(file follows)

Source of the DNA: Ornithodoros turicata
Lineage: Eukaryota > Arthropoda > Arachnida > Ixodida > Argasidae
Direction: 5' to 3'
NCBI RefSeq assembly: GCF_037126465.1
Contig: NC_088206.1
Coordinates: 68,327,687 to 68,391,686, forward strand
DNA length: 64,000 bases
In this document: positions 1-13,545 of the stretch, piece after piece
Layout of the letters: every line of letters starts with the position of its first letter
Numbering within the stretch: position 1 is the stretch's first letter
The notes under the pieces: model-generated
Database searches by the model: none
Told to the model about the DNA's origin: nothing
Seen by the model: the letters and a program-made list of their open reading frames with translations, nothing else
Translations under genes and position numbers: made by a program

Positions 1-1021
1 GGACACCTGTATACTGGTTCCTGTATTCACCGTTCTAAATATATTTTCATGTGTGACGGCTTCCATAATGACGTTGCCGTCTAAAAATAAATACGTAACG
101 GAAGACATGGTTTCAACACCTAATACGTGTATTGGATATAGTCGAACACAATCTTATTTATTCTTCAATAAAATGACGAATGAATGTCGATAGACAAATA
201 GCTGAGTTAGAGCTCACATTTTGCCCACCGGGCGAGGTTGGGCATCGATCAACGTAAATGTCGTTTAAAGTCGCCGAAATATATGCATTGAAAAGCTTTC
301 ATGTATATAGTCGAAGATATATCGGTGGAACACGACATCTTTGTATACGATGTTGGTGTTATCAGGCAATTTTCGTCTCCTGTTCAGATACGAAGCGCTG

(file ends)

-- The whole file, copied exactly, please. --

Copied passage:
Source of the DNA: Ornithodoros turicata
Lineage: Eukaryota > Arthropoda > Arachnida > Ixodida > Argasidae
Direction: 5' to 3'
NCBI RefSeq assembly: GCF_037126465.1
Contig: NC_088206.1
Coordinates: 68,327,687 to 68,391,686, forward strand
DNA length: 64,000 bases
In this document: positions 1-13,545 of the stretch, piece after piece
Layout of the letters: every line of letters starts with the position of its first letter
Numbering within the stretch: position 1 is the stretch's first letter
The notes under the pieces: model-generated
Database searches by the model: none
Told to the model about the DNA's origin: nothing
Seen by the model: the letters and a program-made list of their open reading frames with translations, nothing else
Translations under genes and position numbers: made by a program

Positions 1-1021
1 GGACACCTGTATACTGGTTCCTGTATTCACCGTTCTAAATATATTTTCATGTGTGACGGCTTCCATAATGACGTTGCCGTCTAAAAATAAATACGTAACG
101 GAAGACATGGTTTCAACACCTAATACGTGTATTGGATATAGTCGAACACAATCTTATTTATTCTTCAATAAAATGACGAATGAATGTCGATAGACAAATA
201 GCTGAGTTAGAGCTCACATTTTGCCCACCGGGCGAGGTTGGGCATCGATCAACGTAAATGTCGTTTAAAGTCGCCGAAATATATGCATTGAAAAGCTTTC
301 ATGTATATAGTCGAAGATATATCGGTGGAACACGACATCTTTGTATACGATGTTGGTGTTATCAGGCAATTTTCGTCTCCTGTTCAGATACGAAGCGCTG